The findings by Smithsonian scientists dig up the dynamics of daily life in the first permanent British settlement in the colonies.
One of the bodies was just 5 feet 5 inches long, and missing its hands, most likely from four centuries of deterioration. It had been jostled during burial, so the head and shoulders were scrunched long before the wooden coffin lid and the weight of the dirt above had collapsed on it. Flesh no longer held the jaw shut; when this skeleton was brushed free late in 2013, it looked unhinged, as if it were howling.
The bones, now labeled 3046C, belonged to a man who had come to the New World on the first trio of ships from England to the spot called Fort James, James Cittie or, as we know it, Jamestown. He survived the first wave of deaths that followed the Englishmen’s arrival in May of 1607. Over the next two years, he conspired to take down one leader and kill another. This man had a murderous streak. He died, along with hundreds of settlers—most of the colony—during the seven-month disaster known as the "starving time."
Jamestown’s original fort is perhaps the most archaeologically fertile acre in the United States. In 1994, Bill Kelso, a former head archaeologist at Monticello, put his shovel in the clay soil here and began unearthing the first of two million artifacts from the early days of the settlement. His discoveries, all part of a project known as Jamestown Rediscovery, include everything from full-body armor, a loaded pistol and a pirate’s grappling pike to children’s shoes and tools from such a broad array of trades (blacksmith, gunsmith, mason, barber, carpenter, tailor and more) that it is clearly a myth that the settlers arrived unprepared. One firecracker revelation after another is now filling in the history of the first successful English colony in America. Kelso and his team captured international attention two years ago when they reported finding the butchered remains of a teenage girl, clear evidence that the settlers cannibalized their dead to survive during the famine.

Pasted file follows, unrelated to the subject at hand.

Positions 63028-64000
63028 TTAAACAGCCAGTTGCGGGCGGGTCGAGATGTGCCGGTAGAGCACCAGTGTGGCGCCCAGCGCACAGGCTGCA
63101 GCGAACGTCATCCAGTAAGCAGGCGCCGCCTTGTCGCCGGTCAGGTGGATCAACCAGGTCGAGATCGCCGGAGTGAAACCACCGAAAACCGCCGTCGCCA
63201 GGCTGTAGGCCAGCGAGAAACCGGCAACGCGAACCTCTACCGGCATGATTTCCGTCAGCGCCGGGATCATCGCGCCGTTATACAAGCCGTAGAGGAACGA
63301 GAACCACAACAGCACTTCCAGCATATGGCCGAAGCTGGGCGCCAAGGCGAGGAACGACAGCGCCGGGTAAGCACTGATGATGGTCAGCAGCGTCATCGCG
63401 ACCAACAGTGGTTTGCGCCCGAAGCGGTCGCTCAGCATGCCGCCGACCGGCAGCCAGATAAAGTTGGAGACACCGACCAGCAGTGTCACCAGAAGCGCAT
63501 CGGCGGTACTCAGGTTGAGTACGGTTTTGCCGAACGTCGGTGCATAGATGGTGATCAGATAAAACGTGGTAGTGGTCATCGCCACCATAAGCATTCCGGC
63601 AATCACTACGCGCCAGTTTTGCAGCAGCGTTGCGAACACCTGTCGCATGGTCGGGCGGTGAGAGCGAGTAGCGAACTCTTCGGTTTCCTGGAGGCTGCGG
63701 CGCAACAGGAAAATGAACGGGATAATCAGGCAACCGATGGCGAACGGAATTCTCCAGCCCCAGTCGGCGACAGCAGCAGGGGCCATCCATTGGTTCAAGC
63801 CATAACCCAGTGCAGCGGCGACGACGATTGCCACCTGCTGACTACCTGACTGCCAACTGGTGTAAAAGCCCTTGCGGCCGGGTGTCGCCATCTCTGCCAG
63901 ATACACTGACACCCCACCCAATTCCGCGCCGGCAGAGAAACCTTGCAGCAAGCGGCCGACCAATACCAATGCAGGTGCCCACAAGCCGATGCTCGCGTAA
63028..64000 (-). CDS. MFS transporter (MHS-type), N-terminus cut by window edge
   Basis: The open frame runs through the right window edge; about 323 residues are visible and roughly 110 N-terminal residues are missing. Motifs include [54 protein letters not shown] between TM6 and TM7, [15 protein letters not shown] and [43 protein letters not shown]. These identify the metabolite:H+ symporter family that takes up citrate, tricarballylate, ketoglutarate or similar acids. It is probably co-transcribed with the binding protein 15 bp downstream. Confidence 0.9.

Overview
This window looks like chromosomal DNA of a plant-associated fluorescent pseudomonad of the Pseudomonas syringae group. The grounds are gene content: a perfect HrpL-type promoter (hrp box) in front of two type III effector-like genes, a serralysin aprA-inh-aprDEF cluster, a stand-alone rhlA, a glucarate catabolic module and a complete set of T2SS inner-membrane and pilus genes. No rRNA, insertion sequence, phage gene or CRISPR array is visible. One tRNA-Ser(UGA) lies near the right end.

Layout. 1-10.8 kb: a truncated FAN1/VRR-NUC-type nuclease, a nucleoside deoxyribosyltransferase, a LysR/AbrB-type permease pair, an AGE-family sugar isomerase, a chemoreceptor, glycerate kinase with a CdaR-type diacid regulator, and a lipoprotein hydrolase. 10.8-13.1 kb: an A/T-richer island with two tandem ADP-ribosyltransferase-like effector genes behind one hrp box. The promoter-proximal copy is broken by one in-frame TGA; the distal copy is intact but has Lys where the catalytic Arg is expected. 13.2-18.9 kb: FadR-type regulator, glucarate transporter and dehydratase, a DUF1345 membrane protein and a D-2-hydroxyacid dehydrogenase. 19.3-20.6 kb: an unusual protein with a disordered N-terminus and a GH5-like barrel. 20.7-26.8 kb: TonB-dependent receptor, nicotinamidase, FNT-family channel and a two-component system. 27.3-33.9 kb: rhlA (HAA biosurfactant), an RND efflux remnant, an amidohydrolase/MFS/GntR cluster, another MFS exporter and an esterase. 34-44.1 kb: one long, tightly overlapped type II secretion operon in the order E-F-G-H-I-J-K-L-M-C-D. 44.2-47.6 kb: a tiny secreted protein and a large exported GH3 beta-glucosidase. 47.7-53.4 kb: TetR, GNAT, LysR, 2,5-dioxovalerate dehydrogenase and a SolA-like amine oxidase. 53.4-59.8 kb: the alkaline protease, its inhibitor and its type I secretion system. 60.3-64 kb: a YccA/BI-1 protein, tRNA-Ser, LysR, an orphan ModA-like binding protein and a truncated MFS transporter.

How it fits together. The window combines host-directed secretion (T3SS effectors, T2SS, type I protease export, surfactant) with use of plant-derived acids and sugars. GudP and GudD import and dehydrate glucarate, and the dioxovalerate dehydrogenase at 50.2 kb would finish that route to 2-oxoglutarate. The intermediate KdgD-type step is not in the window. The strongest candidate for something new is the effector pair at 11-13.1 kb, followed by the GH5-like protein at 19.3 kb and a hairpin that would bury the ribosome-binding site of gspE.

The team named the girl “Jane” and, along with Doug Owsley and the forensic anthropology lab at Smithsonian’s National Museum of Natural History, reconstructed her skull and digitally recreated her face, thus populating this early dark chapter in American history. In another major find, a few years back, the team uncovered the foundation of the fort’s original church, built in 1608—the earliest known Protestant church in the Americas, where Pocahontas married Virginia’s first tobacco farmer, John Rolfe, and brought the warring natives and settlers to a temporary truce.
Three more skeletons, labeled 2993B, 2992C and 170C, have been pulled from beneath the chancel. All date to around the same time as 3046C, and though one was in a simple shroud, the other two also had splendid coffins. Who were these men? Why were they buried, not in nearby fields with the other settlers, but beneath the floor of the church’s altar? Kelso and Owsley have marshaled an army of experts who have dedicated thousands of hours of scientific and archival scrutiny to the task of matching the remains with the historic record.
Now they are ready to unveil the identities of these latest Jamestown discoveries. Each has its part in the larger story of life on the edge of a New World.
Read more: http://www.smithsonianmag.com/smithsonian-institution/new-archaeological-research-jamestown-reveals-identities-four-prominent-settlers-discovery-180956028/#3AvkpeOG8DGLD2Ej.99
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